Access Runtime and Data Macros

I want to maintain Creation and Update dates at a record level. I have in the past used the before event but have experienced some issues with this method - that is updated Update date when no change has taken place.

To that end I was thinking of using the Data Macro - before change event to control this. I have tested on a simple Front End form with subform that links to to a backend with the two tables that have the data macro. It works just fine.

However, has anyone successfully tested Data Macros in a Access 2010 Runtime environment and are there any tips or tricks to making it work?
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ynot8669Connect With a Mentor OwnerAuthor Commented:
Thanks for the input ...I've obtained the runtime to install on another tablet so I'll test further then award points
Scott McDaniel (Microsoft Access MVP - EE MVE )Infotrakker SoftwareCommented:
AFAIK you can't use Data Macros in a DESKTOP database in 2010.  Those are specific to web databases.

You could very likely modify your current BeforeUpdate code to correctly identify instances where you need to modify the audit trail and where you don't, but we'd have to see the code first.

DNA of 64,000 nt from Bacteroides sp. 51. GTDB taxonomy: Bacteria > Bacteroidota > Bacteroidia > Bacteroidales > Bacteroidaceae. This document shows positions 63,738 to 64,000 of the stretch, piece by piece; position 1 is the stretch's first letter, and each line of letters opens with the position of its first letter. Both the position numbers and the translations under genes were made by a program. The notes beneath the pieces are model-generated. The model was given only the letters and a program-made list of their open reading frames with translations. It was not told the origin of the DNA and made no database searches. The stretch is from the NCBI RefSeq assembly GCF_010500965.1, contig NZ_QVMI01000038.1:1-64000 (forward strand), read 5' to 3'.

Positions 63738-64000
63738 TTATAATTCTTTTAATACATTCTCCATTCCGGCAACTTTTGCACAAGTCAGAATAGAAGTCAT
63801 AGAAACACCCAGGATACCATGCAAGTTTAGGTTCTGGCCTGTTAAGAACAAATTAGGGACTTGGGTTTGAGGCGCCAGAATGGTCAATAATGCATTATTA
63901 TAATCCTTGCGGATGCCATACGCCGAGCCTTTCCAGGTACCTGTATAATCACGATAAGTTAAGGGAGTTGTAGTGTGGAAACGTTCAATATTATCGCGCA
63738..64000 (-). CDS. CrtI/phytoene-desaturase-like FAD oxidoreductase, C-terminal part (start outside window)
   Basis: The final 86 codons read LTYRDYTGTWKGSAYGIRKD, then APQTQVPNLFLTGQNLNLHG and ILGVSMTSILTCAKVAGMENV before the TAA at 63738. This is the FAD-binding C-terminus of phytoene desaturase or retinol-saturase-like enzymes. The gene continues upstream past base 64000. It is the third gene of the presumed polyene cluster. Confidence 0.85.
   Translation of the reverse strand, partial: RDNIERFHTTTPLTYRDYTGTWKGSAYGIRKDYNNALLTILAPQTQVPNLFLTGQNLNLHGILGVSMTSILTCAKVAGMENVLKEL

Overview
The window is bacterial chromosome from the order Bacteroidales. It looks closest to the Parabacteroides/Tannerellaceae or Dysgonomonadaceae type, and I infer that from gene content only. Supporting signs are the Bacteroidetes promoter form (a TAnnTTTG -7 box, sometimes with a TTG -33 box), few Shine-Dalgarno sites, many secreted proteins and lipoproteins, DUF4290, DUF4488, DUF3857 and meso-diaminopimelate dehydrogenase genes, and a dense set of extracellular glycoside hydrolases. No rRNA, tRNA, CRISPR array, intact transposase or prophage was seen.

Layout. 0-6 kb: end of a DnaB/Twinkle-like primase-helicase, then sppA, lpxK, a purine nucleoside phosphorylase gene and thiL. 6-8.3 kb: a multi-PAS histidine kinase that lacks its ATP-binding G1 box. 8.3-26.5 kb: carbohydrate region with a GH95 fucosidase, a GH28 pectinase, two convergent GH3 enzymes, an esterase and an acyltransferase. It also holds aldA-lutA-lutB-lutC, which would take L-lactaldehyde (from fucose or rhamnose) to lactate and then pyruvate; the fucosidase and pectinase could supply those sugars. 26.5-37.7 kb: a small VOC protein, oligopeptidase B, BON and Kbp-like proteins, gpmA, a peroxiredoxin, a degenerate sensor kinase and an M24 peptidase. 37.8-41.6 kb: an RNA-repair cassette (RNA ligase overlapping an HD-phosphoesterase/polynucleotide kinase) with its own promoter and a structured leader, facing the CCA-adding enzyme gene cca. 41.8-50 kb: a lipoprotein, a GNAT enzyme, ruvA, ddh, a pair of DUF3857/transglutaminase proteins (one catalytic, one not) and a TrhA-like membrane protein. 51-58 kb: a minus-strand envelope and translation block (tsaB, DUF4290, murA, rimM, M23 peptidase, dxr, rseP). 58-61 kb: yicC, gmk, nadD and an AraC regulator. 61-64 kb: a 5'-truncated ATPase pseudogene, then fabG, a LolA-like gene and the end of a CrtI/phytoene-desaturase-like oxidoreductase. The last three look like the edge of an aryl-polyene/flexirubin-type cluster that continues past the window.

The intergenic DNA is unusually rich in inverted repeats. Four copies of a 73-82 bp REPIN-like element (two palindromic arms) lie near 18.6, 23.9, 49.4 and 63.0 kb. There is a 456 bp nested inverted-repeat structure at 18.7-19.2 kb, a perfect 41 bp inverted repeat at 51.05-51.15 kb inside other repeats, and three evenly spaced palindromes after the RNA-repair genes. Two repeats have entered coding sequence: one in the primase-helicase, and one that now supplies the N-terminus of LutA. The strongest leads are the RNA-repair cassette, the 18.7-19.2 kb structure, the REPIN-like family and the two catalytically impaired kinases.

Allen Browne has an excellent writeup on creating audit trails:
ynot8669OwnerAuthor Commented:
That's confusing as I have used them in my desktop test application with the Non-runtime "developer" Access 2010 Version.

See the attached --- albeit basic - manual relink the FE to Database2 which has the Data Macros --- add and change record on either the main form or subform and watch the dates change
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Scott McDaniel (Microsoft Access MVP - EE MVE )Infotrakker SoftwareCommented:
My bad - that's completely wrong. You can use them with the desktop version.

Have your test results shown this to NOT work correctly? In general, the runtime will do everything the retail version will do with the obvious exceptions (i.e. Design mode, etc).
DatabaseMX (Joe Anderson - Microsoft Access MVP)Database ArchitectCommented:
"AFAIK you can't use Data Macros in a DESKTOP database in 2010"
Yeah, you bad, LOL.

I have tested DMs on recordsets of 1 million records - and they seem to work well. My test scenario was a audit trail situation.  This is certainly an area where DMs would excel - considering the code you would have to write otherwise.

ynot8669OwnerAuthor Commented:
To be readressed at a later date
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